From: Jimmy Schepers
Dear Bob Katz,
I was pleased to read your article/interview on homerecording.be. Especially because I was one of the proud questioners. Your answer on the types of mastering, and your roll vs the producer, made a lot of sense to me. That’s why I decided to check out your homepage, and I have to say, even here is a lot to find about audio/mastering problems.
I’m a songwriter/producer/beginning engineer, and I’m quite a few years allready into recording, as well for my own work as for others. Till the day of today, I have always mixed on my favorite hifi-speakers.
But when mixing, and especially mastering (which is off course just a plugin-situation on this moment for me), nothing seems to be more important than **** good monitoring. People that are much more into that aspect, always told me that that’s the only way to get a neutral sound.
But when looking further, I realize that the opinions about this fact are so different every time. For hiphop, it’s better to use this kind of type, but when mixing rocknroll, you maybe like the sound of this or this brand more. Your mixing classical? Oh, then just use this pair.
There’s also said that having the speakers too close to your ears would manipulate a right bass image. But at the other hand, you find hundreds of extra subwoofers, the one even more powerful than the other.
The question actually is: what is it about that “neutral sound” that you want to achieve, when every monitor sounds different? Is it then that no monitor at all is sounding completely “as it is” (when not looking at position or acoustic treatment or whatsoever)? When looking at 10 pairs of monitors, there are no two pairs that are equally bright for example. And I can imagine that a 2000watt subwoofer delivers a lot more (sub)bass if wished so than one of 500watt, but what’s then the reference when talking ’bout neutral? Having not enough bass in your satellites makes you hype the bass too much, but having the biggest subwoofer on earth will only make you putting not enough sub in the mix.
Maybe it’s a question of calibrating, measuring, positioning and so on to get that wanted neutral reference sound, but if you have to do that even with pro monitors, which are made for “no coloring”, why then wouldn’t I just be able to do the same with those hifi speakers (aside from other technical aspects of quality monitors off course)?
I would be very pleased to receive an answer from you, or got redirected to your already 1000times given solutions/answers.
Thanks for your time, keep it up, by reading all this I know you’re a man that knows what he is doing with audio, and so you’re one of those whom I admired as a child, and I will keep on seeing your knowledge as a goal for my personal intentions to become as pro as you are.
Jimmy Schepers, BE
Thanks for your question and your wonderful comments on our site!
Let me answer briefly:
Using mini monitors on a meter bridge, near field, is a recipe for disaster for an inexperienced engineer. The engineers who have had success with that setup have done many albums and learned to adapt to that extreme a presentation. The ones who haven’t and take that presentation for the truth end up producing masters with too loud bass drum, weak bass instrument and no stereo separation, among other problems! That is why it is much better for you to assemble an accurate, wide range monitor system.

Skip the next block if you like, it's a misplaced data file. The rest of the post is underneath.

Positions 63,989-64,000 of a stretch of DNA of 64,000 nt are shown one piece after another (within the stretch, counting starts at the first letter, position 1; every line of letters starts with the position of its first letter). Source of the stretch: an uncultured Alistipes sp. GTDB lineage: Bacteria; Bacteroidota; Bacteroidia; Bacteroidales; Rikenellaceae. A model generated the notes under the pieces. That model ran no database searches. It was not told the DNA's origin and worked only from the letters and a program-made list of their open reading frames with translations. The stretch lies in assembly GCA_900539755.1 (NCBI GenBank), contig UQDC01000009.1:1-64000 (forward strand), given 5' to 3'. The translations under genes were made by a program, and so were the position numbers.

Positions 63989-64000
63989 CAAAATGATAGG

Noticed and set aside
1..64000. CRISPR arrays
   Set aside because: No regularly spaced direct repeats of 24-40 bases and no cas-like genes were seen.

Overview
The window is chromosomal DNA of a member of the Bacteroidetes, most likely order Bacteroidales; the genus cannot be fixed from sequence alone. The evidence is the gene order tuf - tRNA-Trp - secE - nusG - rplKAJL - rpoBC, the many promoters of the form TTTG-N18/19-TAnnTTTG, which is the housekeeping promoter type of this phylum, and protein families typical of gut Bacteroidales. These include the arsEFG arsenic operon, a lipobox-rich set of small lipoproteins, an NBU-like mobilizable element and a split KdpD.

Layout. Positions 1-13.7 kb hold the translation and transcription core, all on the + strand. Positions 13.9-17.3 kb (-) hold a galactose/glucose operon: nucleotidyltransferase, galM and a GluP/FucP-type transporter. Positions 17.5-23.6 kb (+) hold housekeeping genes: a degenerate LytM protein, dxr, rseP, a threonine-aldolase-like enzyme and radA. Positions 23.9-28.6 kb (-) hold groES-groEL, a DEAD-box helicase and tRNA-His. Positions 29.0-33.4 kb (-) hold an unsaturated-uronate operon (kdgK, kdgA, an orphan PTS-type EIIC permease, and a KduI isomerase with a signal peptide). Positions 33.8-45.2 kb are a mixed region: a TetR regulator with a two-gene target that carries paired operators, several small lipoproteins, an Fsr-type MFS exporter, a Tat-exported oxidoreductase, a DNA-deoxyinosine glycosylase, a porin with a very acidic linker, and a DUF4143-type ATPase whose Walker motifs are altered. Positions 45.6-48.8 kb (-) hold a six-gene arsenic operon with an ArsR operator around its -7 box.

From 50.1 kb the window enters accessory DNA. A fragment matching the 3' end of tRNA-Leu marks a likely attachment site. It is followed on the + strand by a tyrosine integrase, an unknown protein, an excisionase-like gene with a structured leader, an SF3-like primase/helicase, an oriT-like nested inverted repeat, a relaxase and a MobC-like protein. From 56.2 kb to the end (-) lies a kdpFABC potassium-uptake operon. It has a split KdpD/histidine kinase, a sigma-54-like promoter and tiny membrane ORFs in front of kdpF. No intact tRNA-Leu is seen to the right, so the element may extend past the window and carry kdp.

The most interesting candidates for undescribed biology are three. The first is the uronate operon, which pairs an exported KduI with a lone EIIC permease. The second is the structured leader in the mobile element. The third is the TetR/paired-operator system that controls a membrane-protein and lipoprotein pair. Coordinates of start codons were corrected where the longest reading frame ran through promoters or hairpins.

In the absence of that, you would need to take your mixes around to half a dozen to a dozen systems that you know and see how they translate. And regardless, a good mixing engineer does that as a matter of course and comes back and tweaks his mix accordingly before sending it off for mastering. During mastering, we do further efforts to help translate and polish your mix. If you can manage at least a “B” mix we can likely take it to an “A” master! At the mastering studio, we have a wide range, accurate, flat monitor system and environment (with infrasonic low frequency response) that translates to the smallest ipods and computers, boomy cars and to the widest club environments. We know this system cold, and we know how it is going to play everywhere, generally without having to compare on alternate systems (most of the time). The object is to get speakers in the middle of the curve to help the translation to the extremes. There is no such thing as loudspeakers that are optimum for a particular genre (e.g. hip hop). There are only monitors which are NOT good for a particular genre. In other words, hip hop would demand that your loudspeakers extend down to the lowest sub frequencies accurately, but you might get away with something less “extended” for, say, folk music.
The key is that the system that can handle all the frequencies and does not overload, and is accurate will work for ALL music; at that point then there are no “monitors for a specific music type”. Regardless, often in hip hop, having accurate bass can be misleading to an inexperienced engineer. He may tend to try to make it super loose and “fat” on the accurate system and then it will be too boomy in the car.
So there is still a learning curve even when you do have the accurate monitor system. But the opposite is not true: If you have a loose, ported and “floppy” bass in the mixing or mastering room you will not be able to judge when the bass is “tight enough” for the wide variety of alternate systems. That’s why “accurate” is the only choice you have.
That’s it in a nutshell. I hope this helps. I’ll check to see if this is in the FAQ and if not try to add it (in my copious free time :-). I have three entire chapters on this subject in my new book, so you can see there’s a whole lot more you can learn about it if you wish!